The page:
Preoperatively, the most common patient concerns about complications were related to the use of lifelong oral anticoagulation, the risk of bleeding or blood clot, valve sound and the need for a reoperation. Therefore, these topics require particular attention in the preoperative consultation. Interestingly, patients with a bioprosthetic valve more often answered ‘do not know’ when they were asked about complications. This may be due to their older age as it is known that older patients usually have a more passive role in decision-making and more difficulties understanding medical information.12 ,13

Patient preferences for SDM and risk presentation

A common misperception among clinicians is that many patients do not want to be involved in decision-making.14 The current study shows the contrary: most of the patients who require AVR do want to be involved. Previous studies in different medical fields also show that patients prefer to be involved in decision-making.15 ,16 In our study, more patients felt involved in decision-making postoperatively than preoperatively. The preoperative survey was conducted after preoperative outpatient counselling, on average 2 weeks before the operation. It is possible that patients received more information about prosthetic valve selection in the remaining time prior to and following the operation.

SDM receives more and more attention in healthcare. It can be described as a meeting of experts, the clinician as an expert on the medical issues and the patient as an expert on their values and preferences.14 SDM has several advantages, like increased patient knowledge, less patient anxiety, improved health outcomes, reductions in care and cost variation and more alignment of care with patient values.17 Therefore, it is not surprising that the 2014 ACC/AHA Valvular Heart Disease Guidelines and the 2012 ESC/EACTS guidelines state that SDM is a Class I recommendation for prosthetic valve selection.1 ,2 Nevertheless, despite the advantages of SDM and the fact that the guidelines advocate SDM, informed SDM is not often applied in daily clinical practice.18 ,19 SDM can be time-consuming and requires extra effort, which can be a barrier for cardiovascular professionals. In this respect, the use of a decision aid (DA) may be useful to support SDM. It has been shown that patients who use a DA have improved knowledge, more accurate risk perception, reduced decisional conflict and are more likely to receive care that is in line with their personal values.17 In the setting of prosthetic valve selection, a DA can inform patients about the different prosthetic valves and associated risks and benefits, help them clarify their preferences and guide them through the decision-making.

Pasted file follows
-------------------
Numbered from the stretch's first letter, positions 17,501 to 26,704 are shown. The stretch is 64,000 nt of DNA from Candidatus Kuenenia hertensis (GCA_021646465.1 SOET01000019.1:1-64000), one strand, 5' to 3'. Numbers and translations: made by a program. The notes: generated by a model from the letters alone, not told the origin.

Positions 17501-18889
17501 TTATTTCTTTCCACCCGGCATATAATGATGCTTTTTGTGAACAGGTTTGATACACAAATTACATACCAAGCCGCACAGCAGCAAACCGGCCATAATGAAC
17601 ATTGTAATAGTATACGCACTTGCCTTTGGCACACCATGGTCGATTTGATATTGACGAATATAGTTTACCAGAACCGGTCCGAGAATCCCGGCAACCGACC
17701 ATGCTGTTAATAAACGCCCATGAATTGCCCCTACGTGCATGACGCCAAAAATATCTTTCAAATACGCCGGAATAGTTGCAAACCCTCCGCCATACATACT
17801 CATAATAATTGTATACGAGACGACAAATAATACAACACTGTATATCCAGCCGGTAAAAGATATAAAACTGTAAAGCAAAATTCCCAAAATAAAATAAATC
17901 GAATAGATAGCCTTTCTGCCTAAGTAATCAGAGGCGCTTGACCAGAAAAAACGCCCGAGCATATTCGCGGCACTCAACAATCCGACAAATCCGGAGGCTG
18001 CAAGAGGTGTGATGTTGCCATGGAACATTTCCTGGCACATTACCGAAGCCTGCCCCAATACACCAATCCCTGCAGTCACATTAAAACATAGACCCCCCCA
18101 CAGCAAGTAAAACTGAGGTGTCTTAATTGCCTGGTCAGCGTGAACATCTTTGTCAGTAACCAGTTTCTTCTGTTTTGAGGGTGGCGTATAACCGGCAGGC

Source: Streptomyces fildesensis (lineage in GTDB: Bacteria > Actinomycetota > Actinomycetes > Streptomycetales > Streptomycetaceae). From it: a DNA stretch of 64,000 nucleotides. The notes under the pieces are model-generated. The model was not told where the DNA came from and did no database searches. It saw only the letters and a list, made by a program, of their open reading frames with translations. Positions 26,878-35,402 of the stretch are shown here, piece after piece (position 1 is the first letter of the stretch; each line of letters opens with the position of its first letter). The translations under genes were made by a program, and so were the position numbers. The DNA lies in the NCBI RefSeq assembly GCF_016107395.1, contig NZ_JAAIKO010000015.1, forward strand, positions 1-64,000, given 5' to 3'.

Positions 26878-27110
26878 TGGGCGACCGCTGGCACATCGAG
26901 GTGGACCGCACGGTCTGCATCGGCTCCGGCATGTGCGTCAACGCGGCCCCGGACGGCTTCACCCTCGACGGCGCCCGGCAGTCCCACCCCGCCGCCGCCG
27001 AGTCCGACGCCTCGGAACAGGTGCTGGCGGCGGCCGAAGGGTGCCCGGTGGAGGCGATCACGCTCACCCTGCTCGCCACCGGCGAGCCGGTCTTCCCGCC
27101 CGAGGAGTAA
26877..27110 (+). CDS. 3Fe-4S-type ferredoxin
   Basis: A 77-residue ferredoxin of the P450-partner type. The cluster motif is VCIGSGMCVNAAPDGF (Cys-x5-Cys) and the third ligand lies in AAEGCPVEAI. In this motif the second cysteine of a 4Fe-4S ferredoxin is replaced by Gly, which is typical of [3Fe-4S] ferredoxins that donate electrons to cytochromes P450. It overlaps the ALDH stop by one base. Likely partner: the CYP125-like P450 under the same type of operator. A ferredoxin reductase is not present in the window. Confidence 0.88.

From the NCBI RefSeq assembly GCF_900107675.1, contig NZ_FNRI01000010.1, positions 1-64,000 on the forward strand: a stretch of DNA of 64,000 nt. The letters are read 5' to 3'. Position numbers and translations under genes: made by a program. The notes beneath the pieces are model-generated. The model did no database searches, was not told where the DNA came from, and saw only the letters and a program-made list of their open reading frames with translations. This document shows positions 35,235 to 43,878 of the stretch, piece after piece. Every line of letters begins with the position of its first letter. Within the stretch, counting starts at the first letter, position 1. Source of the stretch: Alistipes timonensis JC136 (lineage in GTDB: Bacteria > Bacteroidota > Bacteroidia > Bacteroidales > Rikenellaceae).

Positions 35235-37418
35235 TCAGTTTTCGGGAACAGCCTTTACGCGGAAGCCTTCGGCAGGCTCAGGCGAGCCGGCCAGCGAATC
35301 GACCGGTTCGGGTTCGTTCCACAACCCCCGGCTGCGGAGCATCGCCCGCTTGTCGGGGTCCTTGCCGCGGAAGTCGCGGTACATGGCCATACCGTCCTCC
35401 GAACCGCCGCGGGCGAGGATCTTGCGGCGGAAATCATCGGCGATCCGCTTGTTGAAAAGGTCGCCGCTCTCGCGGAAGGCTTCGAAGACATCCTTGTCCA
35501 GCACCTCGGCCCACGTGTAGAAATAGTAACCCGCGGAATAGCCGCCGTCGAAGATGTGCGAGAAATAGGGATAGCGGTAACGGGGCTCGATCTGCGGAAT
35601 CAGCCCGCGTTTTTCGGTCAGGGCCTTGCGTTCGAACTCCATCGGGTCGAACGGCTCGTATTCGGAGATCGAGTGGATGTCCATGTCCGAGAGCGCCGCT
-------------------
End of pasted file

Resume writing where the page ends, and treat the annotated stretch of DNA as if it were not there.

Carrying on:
In order to participate in decision-making, patients should be able to understand what the available prosthetic valve options and their associated risks and benefits are. The way risks and benefits are presented influences the ability of the patient to understand the given information. Presenting statistical information in a graphical instead of numerical format increases people's understanding and may affect their decision-making.20 Previous studies show that a pictograph is the preferred option to present probabilistic information to patients.8 In this study, however, most patients preferred a pie chart. Of note, this study only investigated patient preference for the presentation of scientific evidence, while previous studies investigated which graph format achieved the best accuracy of risk perception. Therefore, although most patients in our study preferred a pie chart, this does not necessarily imply that it is the most effective way to communicate risks.